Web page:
Who's Afraid of Negative Interest Rates?

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Economics still has its eternal verities, but more and more countries are now learning that a zero lower limit for interest rates is not one of them. I suggest this is not necessarily as unnatural as everyone thought - indeed, the possibility of negative interest could be a liberating discovery. But not for the reason that it adds capacity to the Fed's depleted tool box. When super-easy monetary policy has been a failure, I think the pursuit of hyper-easy monetary policy would defy logic.

The supposed impossibility of negative rates has been a lynchpin in much economic doctrine. It was important to Keynes' argument that a free-market economy may be unable to reach full-employment equilibrium without government intervention. It also created doubts that "easy" monetary policy would be sufficient, so helping create an intellectual case for large-scale government spending. Such doctrines are extremely powerful. Despite the ineffectiveness of either extreme monetary policy or bloated government, they are now more deeply embedded in the public mind than ever.

It is probably going to take a long time for people to get their heads around the idea of negative interest rates. The unfamiliar, at first, is often met with discomfort and disbelief.

It's common to see negative rates as an aberration that will soon disappear. The idea that $1,000 to be received a year from now could be worth more than $1,000 in the bag today is counter to common intuition. But actually, on further thought, it could. A present dollar is not the same as a future dollar. When inflation is sufficiently high, a future dollar is almost worthless. By the same logic, when prices are consistently falling, a future dollar could be more valuable than a present dollar. At a sufficiently high rate of deflation, interest rates ought to be negative.

This insight explains why episodes of negative interest rates are so rare, and why their potential existence was unrecognized for so long. Ignoring central-bank interference for a moment, the higher the sustained rate of inflation, the higher the interest rate that will accompany it. Symmetrically, negative interest rates should be associated with negative inflation. But that, for obvious political reasons, is counter to the norm and has almost never been sustained for long periods of time. That's why positive interest rates are the historical norm. We are indebted to conservative Switzerland for pointing the way to naturally negative interest rates. To their own surprise, the Swiss accomplished it by consistently maintaining the strongest paper currency in the world.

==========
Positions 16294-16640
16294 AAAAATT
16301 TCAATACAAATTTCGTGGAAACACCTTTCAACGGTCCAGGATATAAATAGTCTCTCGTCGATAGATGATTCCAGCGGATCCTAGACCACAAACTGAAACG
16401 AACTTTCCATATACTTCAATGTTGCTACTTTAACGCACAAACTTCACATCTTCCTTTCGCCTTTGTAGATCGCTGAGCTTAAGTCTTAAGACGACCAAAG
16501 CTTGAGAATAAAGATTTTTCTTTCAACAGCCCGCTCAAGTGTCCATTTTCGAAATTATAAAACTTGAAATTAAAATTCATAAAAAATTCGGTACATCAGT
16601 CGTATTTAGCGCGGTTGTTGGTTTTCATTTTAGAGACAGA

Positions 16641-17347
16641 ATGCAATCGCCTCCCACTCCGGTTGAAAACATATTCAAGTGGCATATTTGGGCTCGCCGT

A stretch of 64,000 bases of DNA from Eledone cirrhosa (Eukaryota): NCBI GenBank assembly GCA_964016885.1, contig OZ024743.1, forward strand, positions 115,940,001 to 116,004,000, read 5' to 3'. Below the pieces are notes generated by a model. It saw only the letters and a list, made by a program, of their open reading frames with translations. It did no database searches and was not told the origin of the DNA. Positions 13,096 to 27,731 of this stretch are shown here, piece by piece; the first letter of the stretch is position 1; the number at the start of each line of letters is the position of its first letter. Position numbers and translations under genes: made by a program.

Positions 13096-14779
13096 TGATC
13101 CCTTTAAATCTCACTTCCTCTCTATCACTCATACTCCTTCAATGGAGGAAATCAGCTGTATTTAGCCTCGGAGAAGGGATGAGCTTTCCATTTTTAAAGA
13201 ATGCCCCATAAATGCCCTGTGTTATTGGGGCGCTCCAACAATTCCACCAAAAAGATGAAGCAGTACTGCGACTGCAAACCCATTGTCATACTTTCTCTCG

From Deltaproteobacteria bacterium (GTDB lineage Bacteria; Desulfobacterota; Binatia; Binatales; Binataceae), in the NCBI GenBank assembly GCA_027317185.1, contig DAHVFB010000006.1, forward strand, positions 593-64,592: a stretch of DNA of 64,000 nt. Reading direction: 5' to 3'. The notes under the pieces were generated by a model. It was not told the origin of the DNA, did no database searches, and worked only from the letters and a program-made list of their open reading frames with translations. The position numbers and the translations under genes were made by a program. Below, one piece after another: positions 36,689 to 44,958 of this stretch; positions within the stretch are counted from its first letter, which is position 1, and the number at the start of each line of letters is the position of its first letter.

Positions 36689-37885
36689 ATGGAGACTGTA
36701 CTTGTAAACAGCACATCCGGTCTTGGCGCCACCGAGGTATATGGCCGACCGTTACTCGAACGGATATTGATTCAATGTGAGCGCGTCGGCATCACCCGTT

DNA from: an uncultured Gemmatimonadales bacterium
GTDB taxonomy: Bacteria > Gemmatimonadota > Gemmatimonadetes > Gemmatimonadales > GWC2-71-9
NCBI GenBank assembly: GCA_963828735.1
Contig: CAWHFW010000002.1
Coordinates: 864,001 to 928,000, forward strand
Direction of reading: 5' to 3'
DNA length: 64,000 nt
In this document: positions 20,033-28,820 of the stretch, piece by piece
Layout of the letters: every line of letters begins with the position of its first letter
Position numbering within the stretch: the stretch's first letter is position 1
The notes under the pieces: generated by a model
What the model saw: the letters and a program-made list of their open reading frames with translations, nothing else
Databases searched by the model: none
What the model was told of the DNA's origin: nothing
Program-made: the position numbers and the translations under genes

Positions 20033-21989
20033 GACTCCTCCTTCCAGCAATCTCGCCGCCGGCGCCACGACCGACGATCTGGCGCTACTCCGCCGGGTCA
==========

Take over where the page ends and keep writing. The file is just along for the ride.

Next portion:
Many Fed critics resist negative interest rates on the grounds that they are inherently unnatural. This view is incomplete, as it misses the connection with deflation. True, negative rates can result from ever more strenuous efforts by central banks to force down their interest-rate targets. That is what weak-currency regimes like the euro zone and, most recently, Japan, are up to. In that context, negative rates really are unnatural - just a little bit more unnatural than zero rates. But it's not the only possible context. Negative rates can also result from market forces. Whatever script the Euroland and Japan are following, countries like Switzerland whose currencies appreciate consistently are starring in a different movie. There, negative rates are natural and deserve to be welcomed.

One such country could be the United States. Americans may not realize it, but they are in the Swiss camp. It's true that headline data don't show deflation in the US, at least as yet. That's partly because the CPI has been cauterized to make inflationary or deflationary surprises nearly invisible. In the commodities domain, and in other liquid markets, prices have been falling for three or four years thanks to the strong dollar. In that limited but vital sense, our inflation rate is already negative. With or without the Fed, negative interest rates are on the US horizon too.


David Ranson is the president and head of research at HCWE & Co., a research company now based in California.

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